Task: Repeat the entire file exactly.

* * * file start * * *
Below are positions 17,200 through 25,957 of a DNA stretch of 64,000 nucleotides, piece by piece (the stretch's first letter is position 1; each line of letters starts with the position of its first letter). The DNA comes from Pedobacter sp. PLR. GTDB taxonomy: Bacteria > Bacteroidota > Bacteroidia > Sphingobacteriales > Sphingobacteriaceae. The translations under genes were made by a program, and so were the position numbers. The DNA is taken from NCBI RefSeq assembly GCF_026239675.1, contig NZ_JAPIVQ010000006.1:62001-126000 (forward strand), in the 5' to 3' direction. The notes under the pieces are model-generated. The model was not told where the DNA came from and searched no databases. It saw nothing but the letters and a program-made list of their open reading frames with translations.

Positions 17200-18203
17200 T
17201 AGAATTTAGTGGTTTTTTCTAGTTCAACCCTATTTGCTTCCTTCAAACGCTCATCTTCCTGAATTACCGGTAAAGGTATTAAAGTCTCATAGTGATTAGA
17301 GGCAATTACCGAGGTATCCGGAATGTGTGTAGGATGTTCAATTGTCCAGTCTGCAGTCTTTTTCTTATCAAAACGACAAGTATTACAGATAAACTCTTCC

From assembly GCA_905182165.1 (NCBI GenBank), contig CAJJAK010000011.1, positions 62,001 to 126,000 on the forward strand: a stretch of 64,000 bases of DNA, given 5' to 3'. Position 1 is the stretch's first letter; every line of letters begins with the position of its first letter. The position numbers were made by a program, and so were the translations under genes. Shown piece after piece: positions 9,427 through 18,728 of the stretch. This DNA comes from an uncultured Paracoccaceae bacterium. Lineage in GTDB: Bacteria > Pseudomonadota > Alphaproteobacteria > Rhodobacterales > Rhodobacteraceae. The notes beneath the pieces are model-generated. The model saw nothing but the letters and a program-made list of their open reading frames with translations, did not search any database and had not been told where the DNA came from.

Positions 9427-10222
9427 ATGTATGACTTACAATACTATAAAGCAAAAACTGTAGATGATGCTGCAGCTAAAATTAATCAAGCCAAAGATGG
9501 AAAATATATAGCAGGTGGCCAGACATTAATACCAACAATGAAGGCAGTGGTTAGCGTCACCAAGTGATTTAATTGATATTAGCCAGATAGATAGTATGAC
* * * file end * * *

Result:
Below are positions 17,200 through 25,957 of a DNA stretch of 64,000 nucleotides, piece by piece (the stretch's first letter is position 1; each line of letters starts with the position of its first letter). The DNA comes from Pedobacter sp. PLR. GTDB taxonomy: Bacteria > Bacteroidota > Bacteroidia > Sphingobacteriales > Sphingobacteriaceae. The translations under genes were made by a program, and so were the position numbers. The DNA is taken from NCBI RefSeq assembly GCF_026239675.1, contig NZ_JAPIVQ010000006.1:62001-126000 (forward strand), in the 5' to 3' direction. The notes under the pieces are model-generated. The model was not told where the DNA came from and searched no databases. It saw nothing but the letters and a program-made list of their open reading frames with translations.

Positions 17200-18203
17200 T
17201 AGAATTTAGTGGTTTTTTCTAGTTCAACCCTATTTGCTTCCTTCAAACGCTCATCTTCCTGAATTACCGGTAAAGGTATTAAAGTCTCATAGTGATTAGA
17301 GGCAATTACCGAGGTATCCGGAATGTGTGTAGGATGTTCAATTGTCCAGTCTGCAGTCTTTTTCTTATCAAAACGACAAGTATTACAGATAAACTCTTCC

From assembly GCA_905182165.1 (NCBI GenBank), contig CAJJAK010000011.1, positions 62,001 to 126,000 on the forward strand: a stretch of 64,000 bases of DNA, given 5' to 3'. Position 1 is the stretch's first letter; every line of letters begins with the position of its first letter. The position numbers were made by a program, and so were the translations under genes. Shown piece after piece: positions 9,427 through 18,728 of the stretch. This DNA comes from an uncultured Paracoccaceae bacterium. Lineage in GTDB: Bacteria > Pseudomonadota > Alphaproteobacteria > Rhodobacterales > Rhodobacteraceae. The notes beneath the pieces are model-generated. The model saw nothing but the letters and a program-made list of their open reading frames with translations, did not search any database and had not been told where the DNA came from.

Positions 9427-10222
9427 ATGTATGACTTACAATACTATAAAGCAAAAACTGTAGATGATGCTGCAGCTAAAATTAATCAAGCCAAAGATGG
9501 AAAATATATAGCAGGTGGCCAGACATTAATACCAACAATGAAGGCAGTGGTTAGCGTCACCAAGTGATTTAATTGATATTAGCCAGATAGATAGTATGAC